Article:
In application of the foregoing general principles to the matter at hand, we first cannot find this case to be one in which separate actions by or against the individual class members poses a real risk of establishing incompatible standards of conduct for Defendants. To be sure, the Rule 23(b)(1)(A) requirement was designed to apply to cases in which it would be impossible for the defendant to comply with conflicting outcomes, specifically with regard to injunctive relief. Panetta v. SAP America, Inc., Civ. A. No. 05-4511, 2006 U.S. Dist. LEXIS 17556 at *8 (E.D. Pa. April 7, 2006). Even though different results may occur as the result of different factual scenarios such that, for example, some of the plaintiffs may prevail against the defendants in individual actions and some may not prevail, this is not a sufficient basis upon which to invoke Rule 23(b)(1)(A). Huegel v. City of Easton, Civ. A. No. 00-5077, 2002 U.S. Dist. LEXIS 22273 at *13 (E.D. Pa. Oct. 22, 2002). Rather, Rule 23(b)(1)A) only applies “to prevent situations in which different courts establish incompatible standards of conduct.” Id, at *12 (quoting Casper v. Cunard Line, Ltd., 560 F.Supp. 240, 244 (E.D. Pa. 1983)). Where there is no evidence that another cause of action may be brought asserting an incompatible claim, certification under this subsection is inappropriate. See also, Casper, supra, (“Rule 23(b)(1)(A) is not meant to apply where the risk of inconsistent results in individual actions is merely the possibility that the defendants will pay damages to some claimants but not to others.”) Since that is precisely the case here – there is nothing to suggest that another cause of action asserting an incompatible claim might be instituted against these defendants, we cannot find certification under Rule 23(b)(1)(A) to be appropriate in this action.

We also decline certification under Fed.R.Civ.P. 23(b)(2), notwithstanding our belief that both injunctive and declaratory relief are likely appropriate remedies for all of the potential members of the proposed class. However, in view of our earlier assessment that potential class members in this case should be afforded the opportunity to opt out and in light of the following observation by the Supreme Court in Dukes, we adhere to the belief that this case is best viewed through the lens of Rule 23(b)(3):

... Rule 23(b)(2) applies only when a single injunction or declaratory judgment would provide relief to each member of the class. It does not authorize class certification when each individual class member would be entitled to a different injunction or declaratory judgment against the defendant. Similarly, it does not authorize class certification when each class member would be entitled to an individualized award of monetary damages. ... Given that structure [of Rule 23(b)(2)], we think it clear that individualized monetary claims belong in Rule 23(b)(3). The procedural protections attending the (b)(3) class -predominance, superiority, mandatory notice, and the right to opt out - are missing from (b)(2) not because the Rule considers them unnecessary, but because it considers then unnecessary to a (b)(2) class. When a class seeks an indivisible injunction benefitting all its members at once, there is no reason to undertake a case-specific inquiry into whether class issues predominate or whether class action is a superior method of adjudicating the dispute. Predominance and superiority are self-evident. But with respect to each class member’s individualized claim for money, that is not so - which is precisely why (b)(3) requires the judge to make findings about predominance and superiority before allowing the class. ... In the context of a class action predominantly for money damages we have held that absence of notice and opt-out violates due process... (citation omitted) While we have never held that to be so where the monetary claims do not predominate, the serious possibility that it may be so provides an additional reason not to read Rule 23(b)(2) to include the monetary claims here.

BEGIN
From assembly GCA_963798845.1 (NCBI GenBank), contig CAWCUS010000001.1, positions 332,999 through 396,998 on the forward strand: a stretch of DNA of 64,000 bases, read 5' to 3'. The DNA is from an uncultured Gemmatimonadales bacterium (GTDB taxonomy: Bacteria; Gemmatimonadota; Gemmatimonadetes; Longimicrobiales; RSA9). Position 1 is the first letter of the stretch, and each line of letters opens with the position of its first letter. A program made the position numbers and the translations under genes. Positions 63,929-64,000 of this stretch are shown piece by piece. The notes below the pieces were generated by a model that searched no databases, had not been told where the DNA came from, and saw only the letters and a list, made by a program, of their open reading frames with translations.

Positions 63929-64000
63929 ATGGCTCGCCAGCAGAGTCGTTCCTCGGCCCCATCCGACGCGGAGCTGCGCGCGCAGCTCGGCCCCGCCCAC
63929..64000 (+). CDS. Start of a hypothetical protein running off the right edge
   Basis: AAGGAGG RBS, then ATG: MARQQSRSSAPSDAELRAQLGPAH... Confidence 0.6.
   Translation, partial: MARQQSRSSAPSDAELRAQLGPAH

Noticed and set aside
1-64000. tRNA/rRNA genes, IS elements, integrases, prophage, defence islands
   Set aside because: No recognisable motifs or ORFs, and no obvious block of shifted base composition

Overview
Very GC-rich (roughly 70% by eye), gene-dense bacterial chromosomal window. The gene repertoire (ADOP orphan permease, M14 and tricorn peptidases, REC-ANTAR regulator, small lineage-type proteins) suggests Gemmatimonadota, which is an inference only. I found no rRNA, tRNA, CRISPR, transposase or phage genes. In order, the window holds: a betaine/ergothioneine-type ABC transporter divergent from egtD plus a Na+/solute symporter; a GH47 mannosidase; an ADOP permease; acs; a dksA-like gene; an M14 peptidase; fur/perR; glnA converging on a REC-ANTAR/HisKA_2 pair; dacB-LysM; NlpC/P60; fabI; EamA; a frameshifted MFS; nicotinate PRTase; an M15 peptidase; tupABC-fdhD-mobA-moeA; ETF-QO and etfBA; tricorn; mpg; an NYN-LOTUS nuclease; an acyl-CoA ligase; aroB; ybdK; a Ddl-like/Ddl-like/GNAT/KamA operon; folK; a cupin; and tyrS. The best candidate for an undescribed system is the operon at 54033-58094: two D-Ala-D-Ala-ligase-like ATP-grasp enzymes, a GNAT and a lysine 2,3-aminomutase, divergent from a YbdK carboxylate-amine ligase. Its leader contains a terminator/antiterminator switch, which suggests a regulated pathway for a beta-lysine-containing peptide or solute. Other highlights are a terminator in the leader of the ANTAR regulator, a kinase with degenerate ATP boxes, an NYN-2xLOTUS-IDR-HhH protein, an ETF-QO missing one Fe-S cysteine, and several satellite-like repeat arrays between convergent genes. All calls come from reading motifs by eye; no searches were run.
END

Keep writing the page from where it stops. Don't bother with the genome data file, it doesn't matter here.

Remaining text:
Id, 131 S.Ct. at 2557, 2558-2559. As the Plaintiff in the instant action seeks not only declaratory and injunctive relief but money damages as well, we turn next to the dictates of Rule 23(b)(3).

Pursuant to that subsection, class action status is proper if “the questions of law or fact common to class members predominate over any questions affecting only individual members, ” such that “a class action is superior to other methods for fairly and efficiently adjudicating the controversy.” The predominance “inquiry tests whether proposed classes are sufficiently cohesive to warrant adjudication by representation.” Amchem, 521 U.S. at 623, 117 S.Ct. at 2249.

This standard is “far more demanding” than the commonality requirement of Rule 23(a), ... demanding more than a common claim.” In re Hydrogen Peroxide Litigation, 552 F.3d at 311 (quoting Amchem, 521 U.S. at 623; Newton v. Merrill Lynch, Pierce, Fenner & Smith, Inc., 259 F.3d 154, 187 (3d Cir. 2001)).

While the plaintiff need not show unanimity of common questions, he must demonstrate that any individual differences are of “lesser overall significance than the common issues, ” and that the individualized questions of fact and law are manageable in a single class action. Marsden v. Select Medical Corp., 246 F.R.D. 480, 488 (E.D. Pa. 2007)(quoting Barabin v. ARAMARK Corp., 210 F.R.D. 152, 161-162 (E.D. Pa. 2002) and Sanneman v. Chrysler Corp., 191 F.R.D. 441, 449 (E.D. Pa. 2000)). “Because the ‘nature of the evidence that will suffice to resolve a question determines whether the question is common or individual, ’ ... a district court must formulate some prediction as to how specific issues will play out in order to determine whether common or individual issues predominate in a given case.’” Hydrogen Peroxide, 552 F.3d at 311 (quoting Blades v. Monsanto Co., 400 F.3d 562, 566 (8th Cir. 2005) and In re New Motor Vehicles Can. Exp. Antitrust Litig., 522 F.3d 6, 20 (1stCir. 2008)). “If proof of the essential elements of the cause of action requires individual treatment, then class certification is unsuitable.” Id.; Newton, 259 F.3d at 172.